9     back to the agreement I signed.  I said orally that as regards the army,

10     I do not have the legitimacy or authority necessary.  I could guarantee

11     only the implementation pertaining to civilians.  You, as the Serb side,

12     could have said, Well, thank you very much, we're not interested in that.

13     In that case, there probably would have not been any evacuation of

14     civilians.  But it was logical of you to expect that on the other end of

15     the table you would have someone who could cover all of the issues.

16        Q.   Was it not a more peaceful option to have the War Presidency

17     draft a decision of the 27th and show it to the soldiers in Zepa for

18     their acceptance?  If they don't want to, they can go on fighting.  Was

19     it not a peaceful option, or should have been for the armed option from

20     the outset?

21        A.   Well, it's always best to avoid any conflict, but I know how

22     people reasoned.  There was this fear, and that was what prevented the

23     implementation of that decision.

24        Q.   But was it necessary to disarm the civil population, in

25     particular the able-bodied men, in the demilitarised zone, in keeping

Page 4778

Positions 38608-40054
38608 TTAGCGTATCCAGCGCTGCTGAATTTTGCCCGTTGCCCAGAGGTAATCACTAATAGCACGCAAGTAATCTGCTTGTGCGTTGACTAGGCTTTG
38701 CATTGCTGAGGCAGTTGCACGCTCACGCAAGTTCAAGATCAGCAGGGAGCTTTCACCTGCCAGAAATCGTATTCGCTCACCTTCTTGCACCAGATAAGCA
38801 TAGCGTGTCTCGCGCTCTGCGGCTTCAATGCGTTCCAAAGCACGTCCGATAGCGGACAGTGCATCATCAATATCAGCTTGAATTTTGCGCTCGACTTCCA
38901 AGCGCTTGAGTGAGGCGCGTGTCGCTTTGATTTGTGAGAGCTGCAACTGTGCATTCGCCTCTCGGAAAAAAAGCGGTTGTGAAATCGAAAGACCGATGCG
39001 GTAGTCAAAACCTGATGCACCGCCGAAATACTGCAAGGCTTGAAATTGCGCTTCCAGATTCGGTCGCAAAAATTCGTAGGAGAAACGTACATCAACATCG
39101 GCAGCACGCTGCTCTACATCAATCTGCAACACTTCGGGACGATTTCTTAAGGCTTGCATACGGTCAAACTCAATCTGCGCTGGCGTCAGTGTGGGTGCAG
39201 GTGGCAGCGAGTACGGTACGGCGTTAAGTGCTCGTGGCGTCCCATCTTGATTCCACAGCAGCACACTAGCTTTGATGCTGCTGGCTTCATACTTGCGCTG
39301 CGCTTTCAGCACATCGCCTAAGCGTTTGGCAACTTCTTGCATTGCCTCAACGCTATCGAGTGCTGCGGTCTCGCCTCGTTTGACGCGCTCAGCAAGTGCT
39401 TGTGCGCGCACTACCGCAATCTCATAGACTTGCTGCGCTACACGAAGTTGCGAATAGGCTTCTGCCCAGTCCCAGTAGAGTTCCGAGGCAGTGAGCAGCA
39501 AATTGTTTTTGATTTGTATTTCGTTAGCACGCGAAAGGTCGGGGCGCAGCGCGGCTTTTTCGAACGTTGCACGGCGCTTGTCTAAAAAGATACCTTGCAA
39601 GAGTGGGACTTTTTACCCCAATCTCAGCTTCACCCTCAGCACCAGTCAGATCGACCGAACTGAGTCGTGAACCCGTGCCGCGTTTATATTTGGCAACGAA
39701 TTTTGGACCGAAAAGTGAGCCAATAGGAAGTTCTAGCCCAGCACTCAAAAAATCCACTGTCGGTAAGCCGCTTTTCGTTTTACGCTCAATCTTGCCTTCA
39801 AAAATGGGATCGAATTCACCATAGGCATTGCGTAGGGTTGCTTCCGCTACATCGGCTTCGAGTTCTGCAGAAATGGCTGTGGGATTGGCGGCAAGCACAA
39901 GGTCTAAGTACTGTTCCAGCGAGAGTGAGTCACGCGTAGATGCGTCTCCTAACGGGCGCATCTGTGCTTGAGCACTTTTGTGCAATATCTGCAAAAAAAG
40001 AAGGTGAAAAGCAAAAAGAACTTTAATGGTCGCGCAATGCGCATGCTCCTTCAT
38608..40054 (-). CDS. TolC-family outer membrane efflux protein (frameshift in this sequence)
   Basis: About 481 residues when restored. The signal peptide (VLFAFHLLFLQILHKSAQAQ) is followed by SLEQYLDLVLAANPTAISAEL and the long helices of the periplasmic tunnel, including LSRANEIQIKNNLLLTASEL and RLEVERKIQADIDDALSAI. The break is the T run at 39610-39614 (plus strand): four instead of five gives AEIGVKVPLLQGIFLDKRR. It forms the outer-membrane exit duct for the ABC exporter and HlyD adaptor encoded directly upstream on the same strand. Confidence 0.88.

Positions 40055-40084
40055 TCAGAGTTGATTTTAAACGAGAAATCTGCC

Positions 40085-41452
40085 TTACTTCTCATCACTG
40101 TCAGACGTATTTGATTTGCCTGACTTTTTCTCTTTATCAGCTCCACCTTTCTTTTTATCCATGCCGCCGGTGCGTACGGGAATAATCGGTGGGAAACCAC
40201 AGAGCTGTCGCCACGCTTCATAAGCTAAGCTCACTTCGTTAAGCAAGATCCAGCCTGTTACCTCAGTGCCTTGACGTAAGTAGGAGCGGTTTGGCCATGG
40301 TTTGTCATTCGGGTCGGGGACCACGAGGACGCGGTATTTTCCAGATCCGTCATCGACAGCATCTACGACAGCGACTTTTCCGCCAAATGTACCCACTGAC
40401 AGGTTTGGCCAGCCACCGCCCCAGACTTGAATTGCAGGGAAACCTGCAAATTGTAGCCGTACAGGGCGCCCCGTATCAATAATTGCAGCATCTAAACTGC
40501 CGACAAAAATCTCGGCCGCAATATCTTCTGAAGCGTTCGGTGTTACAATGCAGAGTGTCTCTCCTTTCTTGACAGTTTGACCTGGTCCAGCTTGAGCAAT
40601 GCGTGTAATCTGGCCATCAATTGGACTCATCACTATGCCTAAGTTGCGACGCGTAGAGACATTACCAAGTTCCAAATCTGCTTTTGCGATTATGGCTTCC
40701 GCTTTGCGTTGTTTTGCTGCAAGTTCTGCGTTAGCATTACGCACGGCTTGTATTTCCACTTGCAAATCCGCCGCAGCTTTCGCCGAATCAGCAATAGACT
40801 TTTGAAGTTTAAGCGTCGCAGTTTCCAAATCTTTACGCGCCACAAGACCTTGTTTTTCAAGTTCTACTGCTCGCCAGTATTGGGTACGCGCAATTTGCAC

1     with the agreement, and that's why the decision was made?  We all know

 2     what the fate of the soldiers was.

 3        A.   I don't know whether it was necessary to lay down arms, to have

 4     it a weapon-free zone.

 5        Q.   In order to implement the agreement on the disarmament of the

 6     soldiers, we needed a previous decision to have been made?

 7        A.   I'm sorry, I wasn't following.

 8        Q.   Can you recall the title of the agreement?

 9        A.   "Agreement on the Disarmament of Soldiers," I believe.

10        Q.   No, "Able-Bodied Men."  Was it not logical that the

11     War Presidency should issue a decision on disarmament in order to

12     implement the agreement?

13        A.   Yes, it would be logical.

14        Q.   Thank you.  You, when you were arrested, were you arrested for

15     not implementing the agreement and for failing to implement your party's

16     obligations, including disarmament?

17        A.   I don't know whether it was expressly stated, but it was my

18     assessment that I was arrested because we did not secure the disarmament

19     of able-bodied men in Zepa, and I was one of the signatories.

20        Q.   Thank you.  Let's go to page 9, paragraph 2.  We will read out

21     the first four lines for your benefit, because we need to refresh your

22     memory:

23             "On the 27th of July, Imamovic and I, who were held in the same

24     room.  An hour and a half after the last convoy was allowed to proceed,